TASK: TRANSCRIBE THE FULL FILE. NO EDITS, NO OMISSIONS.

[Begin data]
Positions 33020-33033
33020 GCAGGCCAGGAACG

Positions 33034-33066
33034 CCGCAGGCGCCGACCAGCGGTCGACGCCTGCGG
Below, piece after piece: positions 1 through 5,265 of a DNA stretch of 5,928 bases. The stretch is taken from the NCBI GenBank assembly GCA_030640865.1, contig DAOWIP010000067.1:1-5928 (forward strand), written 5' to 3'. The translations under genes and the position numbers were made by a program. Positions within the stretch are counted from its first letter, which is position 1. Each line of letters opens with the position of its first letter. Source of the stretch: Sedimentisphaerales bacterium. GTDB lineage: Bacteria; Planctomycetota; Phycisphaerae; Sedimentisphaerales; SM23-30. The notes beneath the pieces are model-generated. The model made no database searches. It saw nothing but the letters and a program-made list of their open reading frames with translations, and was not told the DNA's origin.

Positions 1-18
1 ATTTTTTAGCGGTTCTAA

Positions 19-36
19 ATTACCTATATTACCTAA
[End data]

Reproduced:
Positions 33020-33033
33020 GCAGGCCAGGAACG

Positions 33034-33066
33034 CCGCAGGCGCCGACCAGCGGTCGACGCCTGCGG
Below, piece after piece: positions 1 through 5,265 of a DNA stretch of 5,928 bases. The stretch is taken from the NCBI GenBank assembly GCA_030640865.1, contig DAOWIP010000067.1:1-5928 (forward strand), written 5' to 3'. The translations under genes and the position numbers were made by a program. Positions within the stretch are counted from its first letter, which is position 1. Each line of letters opens with the position of its first letter. Source of the stretch: Sedimentisphaerales bacterium. GTDB lineage: Bacteria; Planctomycetota; Phycisphaerae; Sedimentisphaerales; SM23-30. The notes beneath the pieces are model-generated. The model made no database searches. It saw nothing but the letters and a program-made list of their open reading frames with translations, and was not told the DNA's origin.

Positions 1-18
1 ATTTTTTAGCGGTTCTAA

Positions 19-36
19 ATTACCTATATTACCTAA